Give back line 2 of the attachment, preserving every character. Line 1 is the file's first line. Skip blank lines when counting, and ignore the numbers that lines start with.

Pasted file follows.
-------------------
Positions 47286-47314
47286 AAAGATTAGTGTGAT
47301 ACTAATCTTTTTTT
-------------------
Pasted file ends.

47286 AAAGATTAGTGTGAT